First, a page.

Tatane killing a watershed - Helen Zille

Helen Zille
17 April 2011

DA leader says death could mark point of no return for ANC rule

The Hector Pieterson of his generation

Note to editors: This is an extract of a speech prepared for delivery at a public meeting in Namahadi which is part of the Mafube municipality in the northern Free State. Helen Zille's visit to the Free State comes days after a service delivery protestor, Andries Tatane, was shot and beaten to death by police in Ficksburg

Fellow South Africans,

The tragic events of the last week, not far from here in Ficksburg, will one day be seen as a watershed in our history.

The image of Andries Tatane being beaten and shot by the police is seared into our consciences. He committed no crime. All he did was protest against the collapse of service delivery in his town. The right to peaceful protest is protected by the constitution, so the police should have been protecting his rights, not following their "shoot-to-kill" orders. The fact that Mr Tatane was a COPE candidate standing for the May 18 election, adds a further sinister dimension to this tragedy.

At a time like this, we must recall Nelson Mandela's vision of a "rainbow nation at peace with itself and the world". We also remember his promise that "never, never and never again shall it be that this beautiful land will again experience the oppression of one by another."

We have to ask ourselves: Why has it come to this? And what does it mean for the future?

We have got to this point because the party in power has become disconnected from the people it is supposed to serve. The party is no longer of the people, by the people and for the people. It is for itself. The people just get in the way.

This is why people go without basic services for years and years. It is why, when people complain, their councillor doesn't listen. But it doesn't have to be this way. We can take a different path.

Andries Tatane's death does not have to be in vain. It should shock us all into making a different choice for our future. This is no time for political point scoring. It is a time for serious reflection across our nation of the implications of the images we saw this week. The tragedy of Andries Tatane's death is a warning we must heed.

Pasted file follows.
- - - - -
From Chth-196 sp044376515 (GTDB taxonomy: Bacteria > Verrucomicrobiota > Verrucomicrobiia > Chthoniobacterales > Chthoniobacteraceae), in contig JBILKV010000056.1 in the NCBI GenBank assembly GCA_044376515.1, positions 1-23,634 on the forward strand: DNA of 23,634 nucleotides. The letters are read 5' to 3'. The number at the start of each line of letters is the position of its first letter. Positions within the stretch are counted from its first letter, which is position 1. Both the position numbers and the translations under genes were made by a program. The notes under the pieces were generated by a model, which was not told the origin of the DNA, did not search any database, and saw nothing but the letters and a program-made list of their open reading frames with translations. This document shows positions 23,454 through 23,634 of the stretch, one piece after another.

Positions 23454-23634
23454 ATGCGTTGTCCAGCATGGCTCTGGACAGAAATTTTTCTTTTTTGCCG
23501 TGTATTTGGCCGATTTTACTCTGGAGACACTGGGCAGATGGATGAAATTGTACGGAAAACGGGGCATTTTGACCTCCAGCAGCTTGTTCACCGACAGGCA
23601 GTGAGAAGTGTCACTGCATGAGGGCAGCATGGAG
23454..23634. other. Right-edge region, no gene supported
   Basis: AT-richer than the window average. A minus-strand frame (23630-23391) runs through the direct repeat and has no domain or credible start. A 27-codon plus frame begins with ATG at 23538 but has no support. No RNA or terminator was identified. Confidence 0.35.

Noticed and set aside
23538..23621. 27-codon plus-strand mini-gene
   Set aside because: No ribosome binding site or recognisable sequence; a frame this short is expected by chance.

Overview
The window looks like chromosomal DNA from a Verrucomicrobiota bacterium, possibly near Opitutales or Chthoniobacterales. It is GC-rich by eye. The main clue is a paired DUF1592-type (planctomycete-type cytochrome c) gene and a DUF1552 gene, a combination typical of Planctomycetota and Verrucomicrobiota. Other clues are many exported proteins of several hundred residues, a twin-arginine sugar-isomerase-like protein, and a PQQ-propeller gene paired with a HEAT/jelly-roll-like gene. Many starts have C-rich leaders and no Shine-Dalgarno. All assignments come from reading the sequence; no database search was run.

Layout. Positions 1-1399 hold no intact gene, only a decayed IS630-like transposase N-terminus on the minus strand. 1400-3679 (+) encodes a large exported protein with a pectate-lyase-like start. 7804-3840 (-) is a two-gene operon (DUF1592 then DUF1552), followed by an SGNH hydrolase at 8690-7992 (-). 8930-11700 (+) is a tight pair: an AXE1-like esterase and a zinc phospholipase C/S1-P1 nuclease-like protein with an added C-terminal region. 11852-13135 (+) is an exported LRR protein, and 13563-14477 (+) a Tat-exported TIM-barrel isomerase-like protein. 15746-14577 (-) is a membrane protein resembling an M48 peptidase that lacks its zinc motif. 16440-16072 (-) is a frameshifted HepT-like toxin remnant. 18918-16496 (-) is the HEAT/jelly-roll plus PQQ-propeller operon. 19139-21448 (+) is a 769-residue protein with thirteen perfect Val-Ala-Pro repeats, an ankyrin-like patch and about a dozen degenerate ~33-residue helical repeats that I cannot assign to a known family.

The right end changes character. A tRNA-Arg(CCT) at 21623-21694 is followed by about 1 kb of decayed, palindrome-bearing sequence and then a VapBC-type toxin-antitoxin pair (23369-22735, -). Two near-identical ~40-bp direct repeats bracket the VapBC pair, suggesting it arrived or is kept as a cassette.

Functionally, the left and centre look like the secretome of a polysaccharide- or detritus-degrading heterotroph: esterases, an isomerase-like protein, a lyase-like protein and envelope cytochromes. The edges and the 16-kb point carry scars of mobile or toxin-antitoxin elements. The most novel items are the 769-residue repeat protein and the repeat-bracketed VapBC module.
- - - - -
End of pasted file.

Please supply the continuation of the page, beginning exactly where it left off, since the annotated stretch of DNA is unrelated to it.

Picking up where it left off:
And we must heed it in time. If we learn the right lessons from his tragic death, we can still stop our country sliding backwards towards the power abuse and police brutality of the past.

Unless the ruling party learns this lesson fast, the picture of Andries Tatane dying in the arms of his friend, Molefe Nonyane, will mark a point of no return for ANC rule, just as the picture of Hector Pieterson cradled in the arms of Mbuyisa Makhubo marked the turning point against apartheid rule.

The big difference between June 16 1976, when Hector Pieterson died, and 13 April 2011 when Andries Tatane died, is that South Africa is a constitutional democracy today. This means that each adult person has the power of their vote to call the government to account.

It is up to the people of South Africa to use that power to send the clearest possible signal that we will defend President Mandela's promise, and ensure that history does not repeat itself.

Issued by the Democratic Alliance, April 17 2011

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 responses to this article

Tatane Killing
Sharpville in instalments? Where next?

by Sam van den Berg on April 18 2011, 01:34
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Soviet Union
Just like the Soviet Union where despite the beautiful ideals of communism the party honchos lived in splendid harmony consuming French Champagne in their dachas while half the population froze to death. This happens when you put a party above the people.

by Fanjan on April 18 2011, 08:44
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Tatane's assault & killing, further illustrate parallels
between the oild NP & the new ANC. Remember Sharpeville? One reading of that, is
that a NP decision to shoot to kill was made, behind closed doors of course, to stop the defiance campaign. We all know the new ANC operates almost entirely behind . .more

by gab ok on April 18 2011, 09:27
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Shoot the bastards said then Minister Susan Shabanghu